Bloemfontein (South Africa): Many dreams will take flight and futures will be shaped when the Under-19 World Cup begins here on Friday with rival teams looking to halt dominance of record five time champions India. The legacy of the Under-19 World Cup as a breeding ground for future cricketing stars is well established.
The tournament has unearthed a bevy of Indian stars -- Yuvraj Singh in 2000, Rohit Sharma in 2006, Virat Kohli and Ravindra Jadeja in 2008, Rishabh Pant and Ishan Kishan in 2016, Shubman Gill in 2018 -- to name a few.
At the world level also, the tournament has produced players who went on to become legends of the game. But at the same time, there have been many who have not been able to replicate the immense promise shown at the age group and they include the likes of Ravikant Shukla, Manish Pandey, Unmukt Chand, Yash Dhull, Manjot Kalra and Kamlesh Nagarkotti.
All eyes again would be on India, who will be led by Punjab's Uday Saharan. They begin their campaign against neighbours Bangladesh in Group A on Saturday. Group A also features the USA and Ireland who will set the ball rolling in the opening match of the tournament that will run till February 11 with the summit clash in Benoni. Sixteeen teams are divided into four groups with top three making the Super Sixes where 12 teams will be divided into two pools. The top-two will then make the semi-finals, also slated in Benoni on February 6 and 8.
India this time did not have a proper build-up and have arrived here after a series of National Cricket Academy camps and just two tournaments -- the Asia Cup and the recently concluded Tri-series in South Africa. The journey has been marked by setbacks, including a semi-final exit at the Asia Cup, where the Saharan-led side lost to hosts and eventual champions Bangladesh by four wickets. But the team's trajectory has seen a significant upswing since then, culminating in an unbeaten run to clinch the Tri-series in South Africa where Afghanistan were the third team.
The honours were shared by India and South Africa after a wash-out in the final earlier this month. It remains to be seen if they're able to maintain their stranglehold on the coveted U-19 ODI trophy without extensive preparation. Australia are the next most successful side in the tournament with three titles in 1988, 2002, and 2010, while Pakistan secured the title in 2004 and 2006. Bangladesh (2020), South Africa (2014), West Indies (2016), and England (1998) have won the event once.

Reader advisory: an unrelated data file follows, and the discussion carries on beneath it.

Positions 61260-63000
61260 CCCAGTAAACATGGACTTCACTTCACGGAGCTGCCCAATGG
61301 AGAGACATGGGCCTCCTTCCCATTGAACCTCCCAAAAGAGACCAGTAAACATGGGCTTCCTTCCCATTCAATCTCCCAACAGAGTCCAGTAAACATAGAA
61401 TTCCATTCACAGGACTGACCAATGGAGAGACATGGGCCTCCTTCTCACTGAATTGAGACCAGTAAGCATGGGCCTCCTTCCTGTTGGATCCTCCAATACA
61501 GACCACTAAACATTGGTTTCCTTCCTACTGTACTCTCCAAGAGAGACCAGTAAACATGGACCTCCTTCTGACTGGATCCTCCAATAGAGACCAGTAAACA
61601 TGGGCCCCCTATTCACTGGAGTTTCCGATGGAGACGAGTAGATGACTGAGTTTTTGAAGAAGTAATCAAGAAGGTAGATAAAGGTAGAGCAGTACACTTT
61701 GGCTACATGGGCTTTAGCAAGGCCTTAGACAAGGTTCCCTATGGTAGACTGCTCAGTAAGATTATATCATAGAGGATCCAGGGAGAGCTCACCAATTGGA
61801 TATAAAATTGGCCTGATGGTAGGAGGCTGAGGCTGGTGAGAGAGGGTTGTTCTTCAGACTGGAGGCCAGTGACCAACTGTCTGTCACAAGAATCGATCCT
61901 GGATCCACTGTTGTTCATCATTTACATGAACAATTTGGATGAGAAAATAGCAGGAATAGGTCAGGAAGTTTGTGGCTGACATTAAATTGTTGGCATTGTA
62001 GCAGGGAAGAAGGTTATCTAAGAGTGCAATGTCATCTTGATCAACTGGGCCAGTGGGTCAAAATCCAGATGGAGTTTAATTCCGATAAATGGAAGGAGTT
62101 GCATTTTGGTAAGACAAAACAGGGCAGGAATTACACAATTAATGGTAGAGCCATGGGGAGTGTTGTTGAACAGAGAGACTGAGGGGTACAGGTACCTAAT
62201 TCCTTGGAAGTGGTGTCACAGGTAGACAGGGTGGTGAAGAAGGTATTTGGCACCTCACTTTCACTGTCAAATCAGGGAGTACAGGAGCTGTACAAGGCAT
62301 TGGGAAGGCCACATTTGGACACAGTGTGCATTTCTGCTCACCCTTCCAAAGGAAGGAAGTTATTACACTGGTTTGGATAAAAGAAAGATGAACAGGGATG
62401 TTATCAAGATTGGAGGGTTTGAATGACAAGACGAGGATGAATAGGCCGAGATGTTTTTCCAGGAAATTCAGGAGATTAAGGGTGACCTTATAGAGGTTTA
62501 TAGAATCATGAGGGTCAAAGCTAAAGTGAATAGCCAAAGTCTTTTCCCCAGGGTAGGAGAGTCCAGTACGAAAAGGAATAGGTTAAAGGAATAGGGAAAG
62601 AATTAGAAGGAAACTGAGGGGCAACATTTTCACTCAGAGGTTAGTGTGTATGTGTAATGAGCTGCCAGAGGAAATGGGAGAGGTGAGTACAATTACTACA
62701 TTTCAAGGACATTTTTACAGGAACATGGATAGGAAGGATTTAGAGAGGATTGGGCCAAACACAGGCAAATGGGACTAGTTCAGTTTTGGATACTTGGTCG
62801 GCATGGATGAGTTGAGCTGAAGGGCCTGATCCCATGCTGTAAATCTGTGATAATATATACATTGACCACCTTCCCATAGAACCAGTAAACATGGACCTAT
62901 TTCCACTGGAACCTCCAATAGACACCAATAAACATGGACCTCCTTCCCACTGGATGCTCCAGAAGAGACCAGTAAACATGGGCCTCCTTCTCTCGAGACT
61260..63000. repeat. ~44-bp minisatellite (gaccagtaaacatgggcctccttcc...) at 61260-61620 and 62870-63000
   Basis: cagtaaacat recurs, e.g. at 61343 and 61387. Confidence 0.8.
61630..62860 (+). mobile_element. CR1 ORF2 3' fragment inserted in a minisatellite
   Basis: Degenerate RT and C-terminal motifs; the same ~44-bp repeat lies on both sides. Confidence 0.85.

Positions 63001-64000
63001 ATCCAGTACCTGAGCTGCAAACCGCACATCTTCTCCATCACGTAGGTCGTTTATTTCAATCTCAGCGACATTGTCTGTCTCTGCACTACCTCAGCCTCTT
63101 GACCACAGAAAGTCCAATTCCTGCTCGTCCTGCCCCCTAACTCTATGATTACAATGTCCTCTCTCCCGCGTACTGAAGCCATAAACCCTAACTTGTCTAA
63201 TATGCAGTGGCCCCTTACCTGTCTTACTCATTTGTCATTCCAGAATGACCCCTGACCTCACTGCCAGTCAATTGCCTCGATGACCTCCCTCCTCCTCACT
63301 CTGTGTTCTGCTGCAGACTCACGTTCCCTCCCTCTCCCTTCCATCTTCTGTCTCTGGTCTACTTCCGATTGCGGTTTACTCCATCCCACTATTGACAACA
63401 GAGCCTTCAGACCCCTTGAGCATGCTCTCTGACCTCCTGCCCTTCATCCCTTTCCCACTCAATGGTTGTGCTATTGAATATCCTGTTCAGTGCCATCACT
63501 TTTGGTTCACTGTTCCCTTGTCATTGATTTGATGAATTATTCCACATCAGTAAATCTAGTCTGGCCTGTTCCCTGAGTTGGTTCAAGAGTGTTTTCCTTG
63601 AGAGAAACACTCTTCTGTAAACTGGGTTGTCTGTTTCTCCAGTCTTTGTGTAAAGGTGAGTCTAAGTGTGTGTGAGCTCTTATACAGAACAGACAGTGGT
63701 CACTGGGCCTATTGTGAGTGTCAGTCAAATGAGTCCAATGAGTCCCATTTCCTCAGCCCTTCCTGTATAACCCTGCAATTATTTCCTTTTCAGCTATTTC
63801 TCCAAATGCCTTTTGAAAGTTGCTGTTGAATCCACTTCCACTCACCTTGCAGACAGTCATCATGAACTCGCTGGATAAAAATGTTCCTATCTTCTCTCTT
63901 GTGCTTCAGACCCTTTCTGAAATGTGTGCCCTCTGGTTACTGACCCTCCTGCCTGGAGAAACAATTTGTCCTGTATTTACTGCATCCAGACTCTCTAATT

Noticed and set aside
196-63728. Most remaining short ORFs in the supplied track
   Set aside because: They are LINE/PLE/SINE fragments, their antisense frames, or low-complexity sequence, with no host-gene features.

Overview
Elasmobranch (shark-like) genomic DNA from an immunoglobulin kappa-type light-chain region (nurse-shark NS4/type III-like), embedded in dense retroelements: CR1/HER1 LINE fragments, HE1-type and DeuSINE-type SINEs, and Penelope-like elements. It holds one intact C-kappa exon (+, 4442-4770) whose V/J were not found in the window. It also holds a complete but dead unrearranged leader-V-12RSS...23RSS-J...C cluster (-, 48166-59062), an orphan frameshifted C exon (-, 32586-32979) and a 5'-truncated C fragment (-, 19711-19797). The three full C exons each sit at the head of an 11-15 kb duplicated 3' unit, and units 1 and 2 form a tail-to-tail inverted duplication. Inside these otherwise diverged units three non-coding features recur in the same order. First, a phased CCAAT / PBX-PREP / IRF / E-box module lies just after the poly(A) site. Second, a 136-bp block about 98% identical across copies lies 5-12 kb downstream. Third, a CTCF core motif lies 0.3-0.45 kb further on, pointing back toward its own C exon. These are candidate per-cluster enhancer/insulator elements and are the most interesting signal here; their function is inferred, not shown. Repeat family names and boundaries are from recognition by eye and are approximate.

Part of India's squad is Arshin Kulkarni, who one of only two players in the team to be signed at the IPL auction. A find of the Maharashtra Premier League, Arshin hit maximum sixes (19) to outshine the seniors like Ruturaj Gaikwad, Kedar Jadhav and Rahul Tripathi.
Chennai Super Kings recruit Aravelly Avanish caught attention with a remarkable 163 off 93 balls at the quadrangular series in November. He later impressed in the Vinoo Mankad Trophy as well. Musheer Khan, player of the tournament in Cooch Behar Trophy last year, and skipper Saharan, who has shifted base to Bhatinda in Punjab from Rajasthan, will also have significant roles to play.
Skipper Saharan is also in the midst of a fine run in the Tri-series with scores of 112, 74 and 50 not out in his last three innings. Raj Limbani raised eyebrows by taking 7/13 (9.1) against Nepal, while vice-captain Saumy Pandey impressed with 6/29 against Afghanistan.
In other teams, the players to watch out for are New Zealand's Rahman Hekmat, who idolises Shane Warne and Rashid Khan, Pakistan rising pacer Ubaid Shah, Afghan off-spinner Allah Mohammad Ghazanfar and England's Luc Benkenstein. Hosts South Africa will begin their campaign taking on the West Indies in Group B where they will also find formidable opposition in England and Scotland. Australia will be challenged by Sri Lanka and African teams Zimbabwe and Namibia for the top spot in Group C.
The second-most successful team of the tournament are coming on the back of a successful tour of England in late 2023. In Group D, it seems to be a three-way fight among Pakistan, Afghanistan and New Zealand for the two available spots for the Super Sixes.
Group A: Bangladesh, India, Ireland, USA
Group B: England, Scotland, South Africa, West Indies
Group C: Australia, Namibia, Sri Lanka, Zimbabwe
Group D: Afghanistan, Nepal, New Zealand, Pakistan.